Plants can change greenhouse gas emissions after warming
Different moorland plants, particularly heather and cotton grass, can strongly influence climate warming effects on greenhouse gas emissions, researchers from Lancaster University, The University of Manchester and NERC’s Centre for Ecology & Hydrology (CEH) have discovered.
The findings, published this week in leading journal Ecology Letters, show valuable carbon stores, which lie deep below peaty moorlands, are at risk from changes in climate and from land management techniques that alter plant diversity.
But the study found that the make-up of the plant community could also play a key role in controlling greenhouse gas emissions from these carbon rich ecosystems, as not all vegetation types respond in the same way to warming.
The research, supported by a NERC grant, took place at Moor House National Nature Reserve, high up in the North Pennines, a long-term, ecological monitoring site for the UK Environmental Change Network.
The newly set up experimental site manipulated both temperature and the composition and diversity of vegetation at the same time, allowing the team to study the combined effects of these global change phenomena for the first time.
Temperatures were increased by around 1°C using open-topped, passive warming chambers, specially built on site, which mimicked the predicted effects of global warming.
The researchers found that when heather was present, warming increased the amount of CO2 taken up from the atmosphere, making the ecosystem a greater sink for this greenhouse gas. However, when cotton grass was present, the CO2 sink strength of system decreased with warming, and the amount of methane released increased.
Professor Richard Bardgett, who led the research team, and has recently moved to The University of Manchester, said, "What surprised us was that changes in vegetation, which can result from land management or climate change itself, also had such a strong impact on greenhouse gas emissions and even changed the way that warming affected them.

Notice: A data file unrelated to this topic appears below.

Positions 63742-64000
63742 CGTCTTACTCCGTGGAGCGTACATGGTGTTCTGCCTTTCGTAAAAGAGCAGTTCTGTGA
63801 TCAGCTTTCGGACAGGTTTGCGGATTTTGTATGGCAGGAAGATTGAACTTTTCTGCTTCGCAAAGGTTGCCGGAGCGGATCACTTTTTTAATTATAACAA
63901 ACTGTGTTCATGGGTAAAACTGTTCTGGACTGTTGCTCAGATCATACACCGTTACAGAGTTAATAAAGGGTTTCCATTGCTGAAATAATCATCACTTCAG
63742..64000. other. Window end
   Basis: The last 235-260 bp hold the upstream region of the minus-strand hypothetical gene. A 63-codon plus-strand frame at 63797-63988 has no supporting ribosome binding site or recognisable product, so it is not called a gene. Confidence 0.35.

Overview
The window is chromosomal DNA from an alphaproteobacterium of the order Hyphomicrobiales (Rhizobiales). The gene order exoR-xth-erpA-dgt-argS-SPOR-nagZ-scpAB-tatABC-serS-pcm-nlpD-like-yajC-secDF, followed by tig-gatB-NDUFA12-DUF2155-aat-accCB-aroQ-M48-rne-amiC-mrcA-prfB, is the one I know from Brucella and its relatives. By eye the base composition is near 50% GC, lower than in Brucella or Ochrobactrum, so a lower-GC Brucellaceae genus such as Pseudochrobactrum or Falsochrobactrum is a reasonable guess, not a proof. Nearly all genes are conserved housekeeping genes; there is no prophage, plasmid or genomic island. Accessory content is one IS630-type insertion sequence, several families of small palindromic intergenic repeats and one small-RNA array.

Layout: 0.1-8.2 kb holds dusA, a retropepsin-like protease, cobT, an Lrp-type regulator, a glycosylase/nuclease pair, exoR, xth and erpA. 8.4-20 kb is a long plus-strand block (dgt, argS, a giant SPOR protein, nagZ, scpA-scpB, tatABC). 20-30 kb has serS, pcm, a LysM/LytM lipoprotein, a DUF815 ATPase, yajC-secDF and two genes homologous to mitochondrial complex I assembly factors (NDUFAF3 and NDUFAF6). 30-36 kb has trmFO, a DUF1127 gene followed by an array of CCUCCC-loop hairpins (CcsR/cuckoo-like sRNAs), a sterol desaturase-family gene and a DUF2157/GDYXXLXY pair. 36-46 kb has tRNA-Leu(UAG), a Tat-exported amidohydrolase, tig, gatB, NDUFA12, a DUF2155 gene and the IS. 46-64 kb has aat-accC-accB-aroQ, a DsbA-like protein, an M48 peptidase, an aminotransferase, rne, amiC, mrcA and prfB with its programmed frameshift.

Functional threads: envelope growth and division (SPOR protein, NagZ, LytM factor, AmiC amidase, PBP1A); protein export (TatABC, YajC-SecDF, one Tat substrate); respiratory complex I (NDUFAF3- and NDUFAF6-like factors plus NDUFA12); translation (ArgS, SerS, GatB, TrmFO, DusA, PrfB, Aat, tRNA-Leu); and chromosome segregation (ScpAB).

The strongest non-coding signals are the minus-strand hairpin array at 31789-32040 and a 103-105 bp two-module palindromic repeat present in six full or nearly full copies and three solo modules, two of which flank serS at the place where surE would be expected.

“In other words, the diversity and make-up of the vegetation, which can be altered by the way the land is farmed, can completely change the sink strength of the ecosystem for carbon dioxide. This means that the way we manage peat land vegetation will strongly influence the way that peat land carbon sink strength responds to future climate change.”
Dr Sue Ward, the Senior Research Associate for the project at Lancaster Environment Centre, said, "Setting up this experiment allowed us to test how greenhouse gas emissions are affected by a combination of changes in climate and changes in plant communities.
“By taking gas samples every month of the year, we were able to show that the types of plants growing in these ecosystems can modify the effects of increase in temperature.”
Dr Ward said the study would be of interest and relevance to ecological and climate change scientists and policy makers.
“Changes in vegetation as well as physical changes in climate should be taken into account when looking at how global change affects carbon cycling,” she added. “Otherwise a vital part is missing - the biology is a key ingredient.”
Professor Nick Ostle, from CEH, a joint partner in the research, said, "This ’real-world’ study of the response of peat lands to climate change is unique, making these findings even more important.
“It seems that the identity of the plants present in these landscapes will exert a strong influence on the effect of climate warming on soil CO2 emissions back to the atmosphere. If this is true then we can expect similar responses in other carbon rich systems in the Arctic and Boreal regions.”
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